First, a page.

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Earth Science

Scientific Cruise Meets Perfect Storm, Inspires Extreme Wave Research 107

Posted by Unknown Lamer
from the creative-punishment-for-copyright-infringers-discovered dept.
An anonymous reader writes "The oceanographers aboard RRS Discovery were expecting the winter weather on their North Atlantic research cruise to be bad, but they didn't expect to have to negotiate the highest waves ever recorded in the open ocean. Wave heights were measured by the vessel's Shipborne Wave Recorder, which allowed scientists from the National Oceanography Centre to produce a paper titled 'Were extreme waves in the Rockall Trough the largest ever recorded?' It's that paper, in combination with the first confirmed measurement of a rogue wave (at the Draupner platform in the North Sea), that led to 'a surge of interest in extreme and rogue waves, and a renewed emphasis on protecting ships and offshore structures from their destructive power.'"
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Scientific Cruise Meets Perfect Storm, Inspires Extreme Wave Research

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  • by Anonymous Coward on Tuesday April 17, 2012 @12:43AM (#39707553)

    look up Schrodinger wave equations and apply them to ocean waves. You will get 30+ meter tall waves with a trough next to the "wall" of water, (the wave is tall and narrow - like a wall). This trough adds to the great difficulty in surviving one of these waves. Ships that are designed to withstand forces of 10 tons/m2 have to content with 10 times that force. I believe there was a study in which someone, (don't remember her name :( ) mapped the entire earth over a two week period and found something on the order of 20 of these waves. Fascinating stuff.

  • Big waves (Score:4, Interesting)

    by MarkRose (820682) on Tuesday April 17, 2012 @01:06AM (#39707665) Homepage
    Waves over 20 m (60 ft) tall are actually pretty common in some places. My dad is senior keeper at Triple Island Lightstation [fogwhistle.ca], located just off the BC coast. In severe winter storms, the waves will often crest over the square part of the building, which is about 20 m above sea level. This January, one such wave blew in a storm window on the top floor -- several tons of water will sometimes do that. The building stays up because it's constructed with 2 ft thick rebar concrete walls.
  • by TapeCutter (624760) on Tuesday April 17, 2012 @02:48AM (#39708017) Journal
    The Tasman sea is notorious for rouge waves. Many moons ago I worked a fishing trawler in Bass Straight, I never saw anything like 120ft but the regular waves were tall enough that the radar was blocked by the peaks when the boat was in a trough, I'm guessing the radar mast was about 30ft above the water line. A lot like riding in a giant roller coaster carriage really, slowly climb up one wave, crest, then race down the other side and watch the bow dig under the next one, throw the water over the wheel house as the bow pops up to the surface, and starts the next climb. From what I've heard, the problem with rouge waves is not so much their height but the fact that they are too steep to climb.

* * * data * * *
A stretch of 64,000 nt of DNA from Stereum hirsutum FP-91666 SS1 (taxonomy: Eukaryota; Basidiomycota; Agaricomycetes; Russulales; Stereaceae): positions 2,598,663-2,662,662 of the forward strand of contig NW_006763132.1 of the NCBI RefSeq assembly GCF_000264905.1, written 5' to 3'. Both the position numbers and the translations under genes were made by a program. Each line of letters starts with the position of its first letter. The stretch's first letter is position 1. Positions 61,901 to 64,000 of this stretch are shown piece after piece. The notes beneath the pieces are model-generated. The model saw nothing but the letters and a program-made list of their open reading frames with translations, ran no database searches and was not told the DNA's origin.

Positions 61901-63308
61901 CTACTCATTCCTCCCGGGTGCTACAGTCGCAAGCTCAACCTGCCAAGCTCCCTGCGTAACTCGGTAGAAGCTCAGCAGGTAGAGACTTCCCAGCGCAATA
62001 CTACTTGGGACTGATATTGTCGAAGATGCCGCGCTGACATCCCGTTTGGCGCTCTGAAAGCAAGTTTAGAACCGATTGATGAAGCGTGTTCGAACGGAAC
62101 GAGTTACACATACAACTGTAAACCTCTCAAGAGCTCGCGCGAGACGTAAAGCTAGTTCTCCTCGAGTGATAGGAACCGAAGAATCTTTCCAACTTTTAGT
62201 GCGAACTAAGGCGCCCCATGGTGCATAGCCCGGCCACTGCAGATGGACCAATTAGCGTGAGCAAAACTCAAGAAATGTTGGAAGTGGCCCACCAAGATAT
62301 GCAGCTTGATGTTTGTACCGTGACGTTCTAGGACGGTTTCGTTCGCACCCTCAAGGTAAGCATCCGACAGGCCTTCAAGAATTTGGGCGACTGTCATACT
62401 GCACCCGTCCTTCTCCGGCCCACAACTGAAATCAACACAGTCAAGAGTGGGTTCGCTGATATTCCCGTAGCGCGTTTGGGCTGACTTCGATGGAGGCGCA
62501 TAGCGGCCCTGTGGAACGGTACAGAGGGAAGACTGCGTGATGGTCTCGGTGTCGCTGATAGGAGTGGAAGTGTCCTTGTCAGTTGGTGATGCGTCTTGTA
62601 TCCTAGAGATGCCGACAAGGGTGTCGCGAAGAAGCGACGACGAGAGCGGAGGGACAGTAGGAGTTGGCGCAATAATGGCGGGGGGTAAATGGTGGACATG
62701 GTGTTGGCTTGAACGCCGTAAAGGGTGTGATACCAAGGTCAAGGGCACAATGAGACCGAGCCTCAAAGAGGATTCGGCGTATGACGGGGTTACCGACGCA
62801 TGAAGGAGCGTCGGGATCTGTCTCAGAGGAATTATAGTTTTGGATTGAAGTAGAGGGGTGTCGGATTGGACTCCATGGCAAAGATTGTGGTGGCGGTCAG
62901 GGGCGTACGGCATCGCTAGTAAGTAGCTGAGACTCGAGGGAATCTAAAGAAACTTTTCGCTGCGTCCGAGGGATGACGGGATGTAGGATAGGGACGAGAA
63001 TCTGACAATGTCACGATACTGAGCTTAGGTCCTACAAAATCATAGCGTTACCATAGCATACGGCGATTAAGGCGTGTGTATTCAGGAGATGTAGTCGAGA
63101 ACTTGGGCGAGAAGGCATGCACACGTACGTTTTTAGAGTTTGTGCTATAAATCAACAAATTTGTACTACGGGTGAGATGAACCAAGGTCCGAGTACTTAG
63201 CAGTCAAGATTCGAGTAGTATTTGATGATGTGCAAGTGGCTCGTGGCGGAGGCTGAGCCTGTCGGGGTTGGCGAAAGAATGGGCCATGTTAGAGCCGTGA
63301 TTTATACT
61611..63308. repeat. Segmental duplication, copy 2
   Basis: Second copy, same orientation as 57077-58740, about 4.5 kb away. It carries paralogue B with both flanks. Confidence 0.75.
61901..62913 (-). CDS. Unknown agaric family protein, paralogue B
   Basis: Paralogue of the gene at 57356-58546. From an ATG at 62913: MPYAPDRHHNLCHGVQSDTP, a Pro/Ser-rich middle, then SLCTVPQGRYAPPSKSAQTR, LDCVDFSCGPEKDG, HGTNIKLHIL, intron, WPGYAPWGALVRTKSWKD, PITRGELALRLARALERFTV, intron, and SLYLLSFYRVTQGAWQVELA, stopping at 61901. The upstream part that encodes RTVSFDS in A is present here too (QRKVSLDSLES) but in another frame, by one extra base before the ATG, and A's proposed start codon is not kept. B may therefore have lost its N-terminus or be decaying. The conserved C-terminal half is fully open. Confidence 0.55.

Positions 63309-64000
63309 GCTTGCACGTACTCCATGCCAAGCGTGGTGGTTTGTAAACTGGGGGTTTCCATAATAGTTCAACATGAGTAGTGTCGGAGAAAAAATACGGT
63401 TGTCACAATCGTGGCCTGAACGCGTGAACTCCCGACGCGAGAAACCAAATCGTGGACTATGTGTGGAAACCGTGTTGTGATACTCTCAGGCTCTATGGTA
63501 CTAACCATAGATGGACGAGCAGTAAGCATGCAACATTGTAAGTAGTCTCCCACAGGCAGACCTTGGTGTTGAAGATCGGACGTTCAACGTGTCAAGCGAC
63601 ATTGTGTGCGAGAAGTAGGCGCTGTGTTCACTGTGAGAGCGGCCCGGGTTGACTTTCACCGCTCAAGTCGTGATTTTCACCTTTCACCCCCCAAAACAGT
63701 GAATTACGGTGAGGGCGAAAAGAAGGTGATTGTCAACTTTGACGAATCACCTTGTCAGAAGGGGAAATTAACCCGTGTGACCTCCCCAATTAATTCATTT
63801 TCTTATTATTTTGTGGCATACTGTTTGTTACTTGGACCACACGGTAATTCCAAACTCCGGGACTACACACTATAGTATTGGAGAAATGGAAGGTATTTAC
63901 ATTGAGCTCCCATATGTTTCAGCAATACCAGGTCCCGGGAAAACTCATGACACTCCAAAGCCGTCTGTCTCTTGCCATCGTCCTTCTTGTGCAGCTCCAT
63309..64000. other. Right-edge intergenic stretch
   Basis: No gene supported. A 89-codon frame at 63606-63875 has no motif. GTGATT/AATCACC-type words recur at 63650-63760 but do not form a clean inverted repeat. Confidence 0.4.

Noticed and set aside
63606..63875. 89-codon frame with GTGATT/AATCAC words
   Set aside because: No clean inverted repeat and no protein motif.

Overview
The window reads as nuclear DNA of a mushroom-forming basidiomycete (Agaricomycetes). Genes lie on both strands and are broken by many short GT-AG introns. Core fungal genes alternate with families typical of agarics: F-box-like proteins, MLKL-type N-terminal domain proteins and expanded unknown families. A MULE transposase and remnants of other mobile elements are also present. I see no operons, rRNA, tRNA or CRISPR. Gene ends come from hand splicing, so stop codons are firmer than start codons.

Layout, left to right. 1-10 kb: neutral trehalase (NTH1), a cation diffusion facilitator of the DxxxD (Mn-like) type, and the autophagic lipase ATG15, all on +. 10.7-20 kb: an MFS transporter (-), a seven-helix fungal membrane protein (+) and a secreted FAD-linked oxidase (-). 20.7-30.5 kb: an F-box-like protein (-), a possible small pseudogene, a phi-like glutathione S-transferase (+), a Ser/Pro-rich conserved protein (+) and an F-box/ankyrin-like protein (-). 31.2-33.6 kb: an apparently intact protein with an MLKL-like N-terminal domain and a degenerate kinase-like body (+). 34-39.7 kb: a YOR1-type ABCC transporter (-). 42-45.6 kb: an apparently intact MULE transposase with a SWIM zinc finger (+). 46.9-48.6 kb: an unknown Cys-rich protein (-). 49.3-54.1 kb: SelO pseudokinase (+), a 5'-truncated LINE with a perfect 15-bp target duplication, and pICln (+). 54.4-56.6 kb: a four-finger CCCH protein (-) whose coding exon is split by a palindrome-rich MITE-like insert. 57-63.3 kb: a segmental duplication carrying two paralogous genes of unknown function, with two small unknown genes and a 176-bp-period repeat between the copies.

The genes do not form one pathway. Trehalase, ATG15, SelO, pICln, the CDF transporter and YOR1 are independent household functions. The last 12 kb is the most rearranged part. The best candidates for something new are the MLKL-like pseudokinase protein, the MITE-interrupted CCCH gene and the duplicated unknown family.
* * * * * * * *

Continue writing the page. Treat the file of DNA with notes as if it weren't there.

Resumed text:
• bad statistics (Score:4, Interesting)

    by Tom (822) on Tuesday April 17, 2012 @04:24AM (#39708283) Homepage Journal

    What has fascinated me about freak/rogue waves is that sailors have known about them for decades if not centuries, but scientists were telling them it can't be.

    And the reason is badly understood statistics. I've recently read Black Swan, and that gave me a few new concepts to work with, but the basic idea is exactly that: We don't really have a good understanding of statistics and probabilities, especially about extremely low probabilities in big numbers.

    Or, as Tim Minchin put it: One-in-a-million things happen all the time.

    And it's not just in the oceans. The entire financial crisis was caused by the people in charge taking huge (but low probability) risks, ignoring that once enough people have taken enough of those "low probability" risk, they become very likely to actually happen.

    Freak waves are cool because they are in the gray area between the normal distribution and the really freaky - thus they happen often enough that they are rare, but not bigfoot-rare. We can actually study them.

  • by dtmos (447842) * on Tuesday April 17, 2012 @07:09AM (#39708623)

    My uncle retired as a US Navy Captain. For many years he had two photographs displayed in his house, which he ascribed to Admiral "Bull" Halsey's "second" typhoon [navy.mil], in June 1945. At that time my uncle was an ensign, assigned to a destroyer, and on his first sea voyage.

    The two photographs were of a sister destroyer. In the first photograph, all one sees is a giant wave, with the bow of the destroyer sticking out of one side, and the stern sticking out of the other. The middle of the ship, including the masts and superstructure, is submerged and not visible.

    In the second photo, taken a few seconds later, the middle of the ship is now visible, but both the bow and stern are now submerged in the wave train. And as a kid, the part that fascinated me the most: You could see an air gap below the middle of the ship, between the ship's keel and the wave trough below.

  • by clay_buster (521703) on Tuesday April 17, 2012 @07:40AM (#39708733) Homepage
    Those would be great pictures to get scanned and posted somewhere!
  • Re:bad statistics (Score:3, Interesting)

    by edxwelch (600979) on Tuesday April 17, 2012 @08:04AM (#39708801)

    There's an interesting article about that, here: http://www.bbc.co.uk/science/horizon/2002/freakwave.shtml [bbc.co.uk]
    Apparently, there are two scientific models, linear, which says freak waves are impossible and Quantum physics which says they are possible.

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